Meet the Brave Americans Buying and Selling Their Homes, despite Stubbornly High Interest Rates
Elsa Ortega and her husband are expecting a child at the end of October, and they closed on a home in El Paso, Texas, this summer. But when they thought about selling their three-bedroom single-family home for a larger three-bedroom house, they initially were hesitant.
Spouses who divorce or who are widowed are also more likely to sell their homes, experts say.
“In divorces, if the parties cannot agree as who will buy out the other party’s interest or cannot agree upon the fair market value of a home, then they will end up either agreeing to sell, or a court will direct that the residence be sold,” Lois Liberman, a New York-based partner at law firm Blank Rome, told MarketWatch.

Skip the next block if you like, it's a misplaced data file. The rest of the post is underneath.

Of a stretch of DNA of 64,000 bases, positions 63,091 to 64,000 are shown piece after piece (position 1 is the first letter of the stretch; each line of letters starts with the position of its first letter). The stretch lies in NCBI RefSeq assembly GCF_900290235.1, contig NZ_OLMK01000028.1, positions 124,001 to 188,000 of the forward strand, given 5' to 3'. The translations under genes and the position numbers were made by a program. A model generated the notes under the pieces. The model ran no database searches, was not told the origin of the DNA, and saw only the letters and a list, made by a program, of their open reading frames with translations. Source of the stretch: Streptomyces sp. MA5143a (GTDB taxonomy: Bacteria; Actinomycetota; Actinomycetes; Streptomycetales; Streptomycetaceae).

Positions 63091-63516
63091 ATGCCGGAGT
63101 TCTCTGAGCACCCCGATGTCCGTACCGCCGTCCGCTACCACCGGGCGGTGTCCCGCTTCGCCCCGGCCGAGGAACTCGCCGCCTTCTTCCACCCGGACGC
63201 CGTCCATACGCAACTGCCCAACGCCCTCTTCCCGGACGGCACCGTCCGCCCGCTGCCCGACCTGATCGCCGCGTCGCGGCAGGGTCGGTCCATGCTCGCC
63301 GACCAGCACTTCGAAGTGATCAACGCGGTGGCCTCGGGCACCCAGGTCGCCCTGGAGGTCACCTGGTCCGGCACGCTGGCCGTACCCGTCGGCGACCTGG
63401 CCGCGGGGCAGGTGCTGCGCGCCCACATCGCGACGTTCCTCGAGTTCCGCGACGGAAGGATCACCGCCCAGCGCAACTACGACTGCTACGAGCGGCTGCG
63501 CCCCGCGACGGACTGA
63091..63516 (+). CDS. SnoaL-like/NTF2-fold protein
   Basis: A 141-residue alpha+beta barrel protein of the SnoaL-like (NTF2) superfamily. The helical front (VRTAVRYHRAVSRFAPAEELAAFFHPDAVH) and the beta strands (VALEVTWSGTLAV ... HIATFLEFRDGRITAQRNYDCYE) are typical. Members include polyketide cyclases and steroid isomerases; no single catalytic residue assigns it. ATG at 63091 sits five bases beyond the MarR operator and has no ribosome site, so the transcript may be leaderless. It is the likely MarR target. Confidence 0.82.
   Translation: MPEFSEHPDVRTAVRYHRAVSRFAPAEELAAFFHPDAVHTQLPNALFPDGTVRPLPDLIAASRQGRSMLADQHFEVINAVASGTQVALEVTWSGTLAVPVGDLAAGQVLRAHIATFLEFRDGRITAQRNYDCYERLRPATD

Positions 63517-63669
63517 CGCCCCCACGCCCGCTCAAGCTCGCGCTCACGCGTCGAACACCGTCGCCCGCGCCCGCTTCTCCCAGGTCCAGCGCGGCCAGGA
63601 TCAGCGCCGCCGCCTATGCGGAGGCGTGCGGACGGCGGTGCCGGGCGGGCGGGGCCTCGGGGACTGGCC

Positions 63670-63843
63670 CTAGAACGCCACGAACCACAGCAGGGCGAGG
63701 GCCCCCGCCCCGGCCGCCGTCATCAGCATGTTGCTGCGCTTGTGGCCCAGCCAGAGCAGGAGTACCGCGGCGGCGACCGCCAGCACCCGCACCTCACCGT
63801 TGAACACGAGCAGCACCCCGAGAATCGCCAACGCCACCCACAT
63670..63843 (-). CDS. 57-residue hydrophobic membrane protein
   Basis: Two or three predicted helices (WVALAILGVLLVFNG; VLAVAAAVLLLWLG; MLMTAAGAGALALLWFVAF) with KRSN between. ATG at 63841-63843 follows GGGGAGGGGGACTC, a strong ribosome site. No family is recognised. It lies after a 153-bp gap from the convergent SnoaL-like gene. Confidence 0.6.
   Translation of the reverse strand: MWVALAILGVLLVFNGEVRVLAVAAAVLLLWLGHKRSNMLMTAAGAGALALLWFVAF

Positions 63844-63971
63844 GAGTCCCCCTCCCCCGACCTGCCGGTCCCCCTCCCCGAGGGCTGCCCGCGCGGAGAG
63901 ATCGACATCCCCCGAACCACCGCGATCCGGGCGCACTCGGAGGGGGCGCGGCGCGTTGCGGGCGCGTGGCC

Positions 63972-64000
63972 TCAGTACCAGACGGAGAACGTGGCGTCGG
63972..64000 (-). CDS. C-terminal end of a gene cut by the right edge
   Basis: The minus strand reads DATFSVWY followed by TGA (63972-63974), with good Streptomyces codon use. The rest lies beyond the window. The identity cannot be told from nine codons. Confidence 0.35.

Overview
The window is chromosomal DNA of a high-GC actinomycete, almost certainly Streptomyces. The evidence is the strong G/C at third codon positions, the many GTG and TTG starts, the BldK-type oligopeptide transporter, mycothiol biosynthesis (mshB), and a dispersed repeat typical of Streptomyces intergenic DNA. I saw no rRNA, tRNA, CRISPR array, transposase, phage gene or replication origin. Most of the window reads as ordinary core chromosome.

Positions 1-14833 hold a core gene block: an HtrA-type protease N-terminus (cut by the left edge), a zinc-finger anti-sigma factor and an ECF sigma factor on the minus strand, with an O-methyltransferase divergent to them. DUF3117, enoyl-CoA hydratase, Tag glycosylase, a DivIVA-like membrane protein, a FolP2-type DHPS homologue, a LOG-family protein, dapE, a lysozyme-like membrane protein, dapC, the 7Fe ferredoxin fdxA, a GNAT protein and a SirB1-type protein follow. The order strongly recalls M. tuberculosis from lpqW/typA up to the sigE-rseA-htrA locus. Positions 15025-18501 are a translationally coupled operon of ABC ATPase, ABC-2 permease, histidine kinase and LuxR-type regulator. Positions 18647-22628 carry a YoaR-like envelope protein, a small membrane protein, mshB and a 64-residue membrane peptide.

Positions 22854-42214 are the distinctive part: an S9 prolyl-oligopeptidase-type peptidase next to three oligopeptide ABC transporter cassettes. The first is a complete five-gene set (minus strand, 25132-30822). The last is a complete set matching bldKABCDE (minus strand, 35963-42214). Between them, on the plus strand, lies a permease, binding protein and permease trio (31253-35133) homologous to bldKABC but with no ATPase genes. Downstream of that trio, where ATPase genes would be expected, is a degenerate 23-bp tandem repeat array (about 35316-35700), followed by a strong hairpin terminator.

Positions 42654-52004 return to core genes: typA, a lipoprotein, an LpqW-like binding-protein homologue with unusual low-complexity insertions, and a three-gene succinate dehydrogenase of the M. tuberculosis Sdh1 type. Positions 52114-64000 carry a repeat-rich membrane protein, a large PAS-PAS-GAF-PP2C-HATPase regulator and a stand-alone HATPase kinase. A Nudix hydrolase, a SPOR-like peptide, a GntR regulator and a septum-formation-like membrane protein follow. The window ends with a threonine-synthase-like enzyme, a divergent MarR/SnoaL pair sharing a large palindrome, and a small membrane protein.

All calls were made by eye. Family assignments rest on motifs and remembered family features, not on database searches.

“Much of the time, the equity in the marital residence represents one of the largest assets of the marital estate,” she added. One party may not have enough money to buy their estranged or former partner out, so they need to sell, or they may just decide to both sell and each buy a new property where they can start fresh, she added.
It may also be a revenge sale. In some cases, Liberman said, the divorcing parties “cannot stomach seeing the other retaining the residence and, thus, would rather rely upon the vagaries of the market and see a third party live there,” she said. “That sentiment of, ‘If I can’t have it, you can’t either’ is real.”
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"Meet the Brave Americans Buying and Selling Their Homes, despite Stubbornly High Interest Rates," by Aarthi Swaminathan was published in MarketWatch on September 15, 2023.